As a member of an isolated polygamous sect in Arizona, Laurene Jessop says she was sexually abused by her father, who had four wives and 56 children, and mistreated by her husband, who was already married to Laurene's sister.
After enduring a lifetime of desperation, she fled her home in Colorado City, Ariz., a town dominated by the group, called the Fundamentalist Church of Latter Day Saints.
But a year after she left, the 47-year-old returned to confront her past. She felt she had to prove to herself the group no longer had power over her.
As she drove into the city with "Primetime" co-anchor John Quiñones, she said, "It's like coming into a nightmare, another life."
From a very young age, everyone in Colorado City is taught that outsiders are evil. They wear old-fashioned clothes, and they fervently submit to the rules of Warren Jeffs, a man they call "The Prophet."
Young girls are destined to be married off in their teen years to older men, who keep several wives. The girls are expected to bear many children and obey the sect's strict patriarchal rules. The FLDS split from the mainstream Mormon church in 1890 when it disavowed polygamy.
Laurene returned to Colorado City to reconcile with not only the damage caused to her life by polygamy -- but her lost childhood.
As a teen, Laurene was married to an older man chosen by the sect named Val Jessop. He had already married Laurene's sister, so Laurene says she knew him "a bit." But she adds, "I always felt like I was an intruder."
Laurene says Marie was bitterly jealous from day one, and was even present when she and her husband consummated the marriage.
"He invited her into our bed," Laurene said. "She just hugged his back -- hugged him all the way through."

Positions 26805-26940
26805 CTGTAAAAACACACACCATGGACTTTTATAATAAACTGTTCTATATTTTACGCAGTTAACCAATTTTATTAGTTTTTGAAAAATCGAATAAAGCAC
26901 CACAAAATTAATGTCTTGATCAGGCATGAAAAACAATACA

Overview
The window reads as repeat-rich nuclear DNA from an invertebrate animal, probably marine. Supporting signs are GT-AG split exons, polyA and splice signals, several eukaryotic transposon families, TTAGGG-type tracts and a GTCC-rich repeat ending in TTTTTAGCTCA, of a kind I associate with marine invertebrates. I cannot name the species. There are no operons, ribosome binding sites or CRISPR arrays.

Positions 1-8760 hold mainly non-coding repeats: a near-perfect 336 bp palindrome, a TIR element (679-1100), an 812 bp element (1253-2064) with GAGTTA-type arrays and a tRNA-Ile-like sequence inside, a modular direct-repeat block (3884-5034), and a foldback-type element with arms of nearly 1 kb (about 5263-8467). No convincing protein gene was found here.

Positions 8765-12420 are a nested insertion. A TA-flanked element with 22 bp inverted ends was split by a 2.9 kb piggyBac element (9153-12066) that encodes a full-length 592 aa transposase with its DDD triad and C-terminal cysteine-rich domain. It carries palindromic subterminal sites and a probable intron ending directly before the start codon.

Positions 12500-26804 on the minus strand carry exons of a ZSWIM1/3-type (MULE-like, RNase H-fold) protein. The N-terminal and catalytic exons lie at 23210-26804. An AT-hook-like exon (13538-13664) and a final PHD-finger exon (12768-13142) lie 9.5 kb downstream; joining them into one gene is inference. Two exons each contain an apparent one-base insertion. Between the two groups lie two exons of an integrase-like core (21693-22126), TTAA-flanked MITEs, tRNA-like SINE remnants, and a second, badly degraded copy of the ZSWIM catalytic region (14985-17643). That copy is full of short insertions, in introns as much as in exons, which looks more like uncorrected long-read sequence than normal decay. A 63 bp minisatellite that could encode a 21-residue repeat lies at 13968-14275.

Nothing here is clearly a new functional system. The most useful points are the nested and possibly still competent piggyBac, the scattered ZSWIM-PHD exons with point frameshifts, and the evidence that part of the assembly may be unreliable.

Laurene says Marie soon began mistreating her children. She adds that Val did nothing to stop it, so she began acting out -- and he called the cops.
She was taken to a mental institution in Flagstaff, Ariz., more than 200 miles away. The police were not interested in her side of the story, Laurene said.
When she returned home, she says she still found it impossible to be the perfect servant to her husband's every whim. She was sent to the institution three more times.
"I was trapped. I felt like I had done my very best in trying to live my religion," she said. "I was taught that, the only rights a woman has is to be obedient to her husband."
Laurene was desperate for a way out. Even though she had not lived with her children for some years, she feared abandoning them to the community. But then she met Flora Jessop, a former FLDS member who has devoted her life to helping girls and women escape the sect.
(As a small community with a lot of intermarriage, Colorado City has many people with the surname Jessop, related to one another in some way.)
With Flora's help, Laurene was able to run with her three girls, Jennifer, Valene and Luanne, to a safe home in Phoenix. She eventually won full custody of her five children. The court decided it would be best for them to live away from their father who remained near the polygamous community.
Val told Quiñones he wants the kids back -- and denied he is a polygamist. Even though he has two wives, he says it's "plural marriage."
"I was born Mormon," he said. "I'm not going to go be something else. I'm who I am."